Philip Cross - Policymakers Need Not be Passive Victims of Economic Data Revisions
From: Philip Cross
To: Concerned Canadians
Date: October 20, 2017
Re: Policymakers Need Not be Passive Victims of Economic Data Revisions
Policymakers need not be the passive victims of revisions to the economic data they are scrutinizing. They should proactively take measures to anticipate revisions.
To paraphrase Kierkegaard’s observation about life, economic policymaking must be lived forward, but the economy can only be understood backwards, and that backward understanding itself can change due to revisions in data.
Revisions to economic data, with a few exceptions, are part of the normal process of compiling and improving statistics as I discussed in a recent C.D. Howe paper.
Statistical agencies routinely revise data as they are collected, compiled, and disseminated. Preliminary estimates of monthly or quarterly series such as retail sales, trade flows or corporate profits are based on surveys designed to produce a quick estimate of overall trends, with response rates well below 100 percent. As more responses come in over the following few months, estimates are revised. Eventually, high-frequency survey data are supplemented by more comprehensive annual surveys and ultimately are benchmarked to more complete data, usually based on tax records – compensation of employees, for example, is benchmarked to income tax data, which become available with a three-year lag. These more comprehensive data are also authoritative at the industry and provincial levels, where detailed estimates from the preliminary survey are problematic.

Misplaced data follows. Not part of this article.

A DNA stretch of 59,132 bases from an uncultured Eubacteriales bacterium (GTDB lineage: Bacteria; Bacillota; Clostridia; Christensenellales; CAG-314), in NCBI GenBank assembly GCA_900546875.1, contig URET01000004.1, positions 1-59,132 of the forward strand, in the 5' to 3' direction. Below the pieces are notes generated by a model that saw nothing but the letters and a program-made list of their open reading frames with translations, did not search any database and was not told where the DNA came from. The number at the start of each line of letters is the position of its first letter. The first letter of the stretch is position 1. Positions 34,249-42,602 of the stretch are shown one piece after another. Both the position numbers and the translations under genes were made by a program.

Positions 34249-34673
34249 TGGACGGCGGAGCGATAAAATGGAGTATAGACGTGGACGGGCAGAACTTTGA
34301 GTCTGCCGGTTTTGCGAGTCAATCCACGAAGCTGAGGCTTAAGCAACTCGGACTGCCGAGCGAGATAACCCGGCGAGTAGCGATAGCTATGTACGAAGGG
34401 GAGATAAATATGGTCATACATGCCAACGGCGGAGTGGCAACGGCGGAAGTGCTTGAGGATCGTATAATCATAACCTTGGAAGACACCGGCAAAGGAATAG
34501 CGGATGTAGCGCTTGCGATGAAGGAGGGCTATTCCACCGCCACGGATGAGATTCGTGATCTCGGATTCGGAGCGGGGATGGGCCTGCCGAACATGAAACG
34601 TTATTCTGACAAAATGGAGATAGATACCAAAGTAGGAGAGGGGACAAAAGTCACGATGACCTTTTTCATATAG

However, this does not mean they should be ignored.
The Bank of Canada, for example, found it could predict some revisions to consumer spending and GDP through its monitoring of the use of debit cards. As well, knowing that the GDP estimates might be revised more around turning points means that, during these periods, analysts should build larger confidence intervals around their GDP estimates. Finally, analysts can put more emphasis on data that are less liable to revision, such as employment or retail sales, while downplaying statistics such as exports that are known to be more variable.
Policymakers have expressed their frustration with data revisions, saying that inappropriate policies sometimes were adopted because misleading data were incorporated into the policymaking process. In the United States, the Fed has been particularly vocal in its criticisms; in Canada, the Bank of Canada has been publicly more discreet. GDP is a frequent target of such criticisms, although not even the Labour Force Survey has been immune. As a Bank of Canada analyst has noted, policymakers have to deal with uncertainty about the future, the present, and the past when formulating policy. Revisions mean that the inevitable uncertainty about making projections also needs to take account of the lower, but non-trivial, uncertainty about what happened in the past.
Inevitably, however, analysts must accept that their knowledge of the world will always be uncertain, regardless of the quality of the data. Trying to understand the economy based on data alone risks being so backward-looking that mistakes will be made, irrespective of revisions.
Philip Cross is a Research Fellow at the C.D. Howe Institute and former Chief Economic Analyst at Statistics Canada.
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